China is relaxing home buying rules in a fresh push to boost the economy

China is relaxing home buying rules in a fresh push to boost the economy

(Bloomberg) — China has unveiled further easing of its mortgage policies to stem the decline in the residential real estate market and revive growth in the world’s second-largest economy.

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The country is proposing that local governments scrap the rule that disqualifies people who have taken out a mortgage – even if it has been paid in full – from being considered first-time homebuyers in major cities, the official Xinhua news agency reported Friday, citing the ministry. Housing, urban and rural development, the People’s Bank of China, and the National Administration of Financial Regulation.

China’s reaction: More flexible home-buying rules miss a big problem

City governments can have discretion over whether to adopt the policy, according to the notice.

China’s real estate sector is disintegrating, and risks extend to the country’s $60 trillion financial system. China’s current policies have failed to sustain the recovery of the real estate market as falling prices extend across the country, putting the government’s 5% economic growth target at risk.

The government also said it will extend personal income tax exemptions for people who buy new homes within one year after selling old ones until the end of 2025, according to a statement from the Finance Ministry.

And while Chinese stocks posted an unexpected rally on the news, the benchmark CSI 300 index erased almost all of those gains in the space of 30 minutes. It was trading down 0.6% as of 2:29 pm in Shanghai.

“This policy is definitely positive and supportive of housing demand,” said Bruce Pang, chief economist and head of research for Greater China at Jones Lang LaSalle. “But in terms of its impact on the real estate market, we will need more time for confidence and sentiment to recover from a downward spiral in house prices. We are not at a tipping point yet.”

Country Garden Holdings, the developer that was once a pillar of the industry, is now on the verge of default, suggesting that no company is too big to fail. More developers are on edge, house prices are collapsing in smaller cities, and shadow bank Zhongrong International Trust Co. has defaulted on dozens of high-yield investment products this month, sparking protests outside its headquarters in the Chinese capital.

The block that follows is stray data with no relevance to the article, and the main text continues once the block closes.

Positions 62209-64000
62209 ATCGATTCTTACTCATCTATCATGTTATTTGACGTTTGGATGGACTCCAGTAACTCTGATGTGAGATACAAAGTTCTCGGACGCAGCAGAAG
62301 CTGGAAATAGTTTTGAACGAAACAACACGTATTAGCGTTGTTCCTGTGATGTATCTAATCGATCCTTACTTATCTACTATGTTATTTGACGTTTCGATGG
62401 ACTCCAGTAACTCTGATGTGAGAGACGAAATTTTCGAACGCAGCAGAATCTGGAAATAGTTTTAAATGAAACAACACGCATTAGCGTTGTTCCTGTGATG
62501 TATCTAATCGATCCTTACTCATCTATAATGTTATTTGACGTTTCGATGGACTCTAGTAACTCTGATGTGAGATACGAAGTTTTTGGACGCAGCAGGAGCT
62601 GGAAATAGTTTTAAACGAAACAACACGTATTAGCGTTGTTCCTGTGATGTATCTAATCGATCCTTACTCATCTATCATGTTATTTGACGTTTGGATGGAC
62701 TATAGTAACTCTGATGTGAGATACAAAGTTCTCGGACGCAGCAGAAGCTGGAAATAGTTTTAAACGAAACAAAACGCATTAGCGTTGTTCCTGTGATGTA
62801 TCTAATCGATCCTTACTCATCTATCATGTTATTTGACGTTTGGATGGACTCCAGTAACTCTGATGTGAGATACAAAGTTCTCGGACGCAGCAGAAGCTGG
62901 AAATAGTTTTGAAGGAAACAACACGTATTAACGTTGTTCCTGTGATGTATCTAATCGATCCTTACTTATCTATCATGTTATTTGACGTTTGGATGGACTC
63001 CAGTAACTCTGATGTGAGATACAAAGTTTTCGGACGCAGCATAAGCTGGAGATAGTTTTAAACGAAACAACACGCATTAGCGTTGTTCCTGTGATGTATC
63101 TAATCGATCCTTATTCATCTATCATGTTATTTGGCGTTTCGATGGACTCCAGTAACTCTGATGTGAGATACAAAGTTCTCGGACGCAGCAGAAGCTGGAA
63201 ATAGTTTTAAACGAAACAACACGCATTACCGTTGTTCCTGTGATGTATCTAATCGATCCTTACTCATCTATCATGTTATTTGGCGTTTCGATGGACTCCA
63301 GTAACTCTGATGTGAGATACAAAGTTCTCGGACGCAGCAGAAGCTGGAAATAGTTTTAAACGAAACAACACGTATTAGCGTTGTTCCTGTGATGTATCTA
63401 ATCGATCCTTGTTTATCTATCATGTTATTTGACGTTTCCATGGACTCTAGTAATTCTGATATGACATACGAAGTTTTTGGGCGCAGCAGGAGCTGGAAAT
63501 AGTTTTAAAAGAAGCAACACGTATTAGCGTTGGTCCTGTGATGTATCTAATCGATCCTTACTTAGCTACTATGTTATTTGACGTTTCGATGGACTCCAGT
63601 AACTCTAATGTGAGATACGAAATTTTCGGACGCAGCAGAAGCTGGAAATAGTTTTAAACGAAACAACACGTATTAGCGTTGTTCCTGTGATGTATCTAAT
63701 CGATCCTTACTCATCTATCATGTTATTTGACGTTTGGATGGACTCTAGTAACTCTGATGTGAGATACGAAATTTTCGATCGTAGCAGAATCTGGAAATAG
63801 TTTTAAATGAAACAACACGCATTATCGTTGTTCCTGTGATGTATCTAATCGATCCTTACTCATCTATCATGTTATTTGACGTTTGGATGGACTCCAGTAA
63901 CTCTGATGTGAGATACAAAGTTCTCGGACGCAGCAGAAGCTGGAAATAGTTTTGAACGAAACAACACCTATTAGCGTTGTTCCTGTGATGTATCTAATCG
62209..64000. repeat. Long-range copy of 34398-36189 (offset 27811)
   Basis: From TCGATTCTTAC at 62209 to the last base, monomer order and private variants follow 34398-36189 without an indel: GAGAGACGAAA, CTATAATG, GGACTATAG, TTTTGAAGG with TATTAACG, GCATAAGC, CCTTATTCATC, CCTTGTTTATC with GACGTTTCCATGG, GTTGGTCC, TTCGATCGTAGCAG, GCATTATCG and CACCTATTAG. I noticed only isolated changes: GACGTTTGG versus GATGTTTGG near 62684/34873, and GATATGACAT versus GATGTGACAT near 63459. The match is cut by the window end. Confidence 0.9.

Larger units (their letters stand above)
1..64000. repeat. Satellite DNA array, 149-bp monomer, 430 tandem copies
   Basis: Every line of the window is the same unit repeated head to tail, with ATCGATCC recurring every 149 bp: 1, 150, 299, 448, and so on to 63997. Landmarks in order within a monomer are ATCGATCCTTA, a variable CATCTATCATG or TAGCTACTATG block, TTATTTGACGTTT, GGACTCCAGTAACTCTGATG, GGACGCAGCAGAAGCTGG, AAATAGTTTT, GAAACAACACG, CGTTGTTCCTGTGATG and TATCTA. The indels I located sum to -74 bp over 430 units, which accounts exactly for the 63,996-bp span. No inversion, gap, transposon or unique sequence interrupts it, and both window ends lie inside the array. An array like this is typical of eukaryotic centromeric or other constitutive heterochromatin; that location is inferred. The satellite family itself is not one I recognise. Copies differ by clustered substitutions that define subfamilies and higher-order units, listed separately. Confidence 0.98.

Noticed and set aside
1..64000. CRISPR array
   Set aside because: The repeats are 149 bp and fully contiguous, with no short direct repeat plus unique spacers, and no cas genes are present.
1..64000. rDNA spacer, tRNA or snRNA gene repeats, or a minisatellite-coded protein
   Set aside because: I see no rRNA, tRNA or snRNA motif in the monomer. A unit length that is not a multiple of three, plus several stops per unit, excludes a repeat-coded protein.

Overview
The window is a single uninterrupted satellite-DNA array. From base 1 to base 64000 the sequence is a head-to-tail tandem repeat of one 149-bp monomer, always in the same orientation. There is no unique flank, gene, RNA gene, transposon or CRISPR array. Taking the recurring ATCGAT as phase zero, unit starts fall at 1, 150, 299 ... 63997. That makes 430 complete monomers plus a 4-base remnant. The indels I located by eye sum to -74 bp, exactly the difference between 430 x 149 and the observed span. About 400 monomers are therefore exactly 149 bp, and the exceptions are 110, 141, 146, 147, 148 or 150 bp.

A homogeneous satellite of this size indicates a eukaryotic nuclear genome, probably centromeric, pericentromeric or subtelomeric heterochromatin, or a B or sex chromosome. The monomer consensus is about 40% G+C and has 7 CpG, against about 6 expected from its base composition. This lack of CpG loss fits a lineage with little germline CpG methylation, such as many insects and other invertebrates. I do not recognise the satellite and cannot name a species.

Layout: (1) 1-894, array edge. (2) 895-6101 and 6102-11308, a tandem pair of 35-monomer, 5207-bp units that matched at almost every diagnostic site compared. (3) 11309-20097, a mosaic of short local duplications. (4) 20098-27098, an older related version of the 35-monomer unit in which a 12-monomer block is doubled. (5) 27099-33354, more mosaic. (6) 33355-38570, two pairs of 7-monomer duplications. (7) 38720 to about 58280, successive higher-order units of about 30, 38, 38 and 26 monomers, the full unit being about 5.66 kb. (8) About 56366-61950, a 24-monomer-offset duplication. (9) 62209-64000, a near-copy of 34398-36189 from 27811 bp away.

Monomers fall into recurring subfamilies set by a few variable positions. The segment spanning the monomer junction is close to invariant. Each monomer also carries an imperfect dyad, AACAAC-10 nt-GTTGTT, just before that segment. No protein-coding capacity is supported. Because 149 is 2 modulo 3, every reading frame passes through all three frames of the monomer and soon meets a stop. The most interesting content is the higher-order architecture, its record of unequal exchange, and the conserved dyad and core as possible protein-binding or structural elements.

In at least a dozen major cities, homebuyers with a mortgage history who did not own a property were subject to higher down payment requirements and tighter borrowing limits. This suppressed demand as these people were treated as second time buyers.

In the capital, Beijing, a second-time buyer needs to make a down payment of up to 80% of the property value. The down payment is 40% for the first time.

“The key is whether core areas in first-tier cities will adopt this policy. If they do, it will be beneficial to revitalize the housing market,” said Zhaoping Xing, chief China strategist at Australia and New Zealand Banking Group Ltd. policy will be less effective.

The country’s top housing official last month urged financial regulators and lenders to step up efforts to revive the real estate sector, calling for homebuyers who have paid off their previous mortgages to be considered first-time buyers.

Developers face a gap of 62 trillion yuan ($8.5 trillion) to meet their financial obligations, the Australian and New Zealand Banking Group estimated in a report.

For housing prices, official statistics show a steady monthly decline of less than 1%, but field reports from agents show a decline of 15% or more in some areas over the past two years. Although this helps boost affordability in Beijing, declining home values ​​have shattered consumer confidence.

Real estate debt — two-thirds of which is mortgage loans and the rest is developer debt — accounts for 48 percent of GDP at 58 trillion yuan, Goldman Sachs estimated in a report. The report said that while home mortgages pose less of a threat to banks due to higher down payment requirements, China could see 2 trillion yuan of credit deteriorate at a loss rate of 10%, mostly due to risks posed by developers.

The following are the current support measures for the industry:

  • First home buyer mortgage rates drop if newly constructed homes have fallen in price for three consecutive months

  • Putting a national ceiling on real estate commissions to boost demand

  • Allowing private equity funds to raise funds for residential real estate development

  • pledging 200 billion yuan ($27 billion) in special loans to ensure the delivery of stalled housing projects

  • A 16-point plan unveiled in November ranged from tackling the cash crunch to easing down payment requirements for home buyers.

  • On August 15, the central bank made its biggest cut in three years to the key interest rate to provide some stimulus.

In the long term, China’s aging population and slowing urbanization mean that the country is unlikely to return to its roaring days of real estate growth. President Xi Jinping’s pursuit of “shared prosperity” also means that the government is reluctant to encourage speculative buying.

China’s economy is weakening. Here’s why it matters: QuickTake

— with assistance from Tom Hancock.

(Updates with analyst voices throughout the story)

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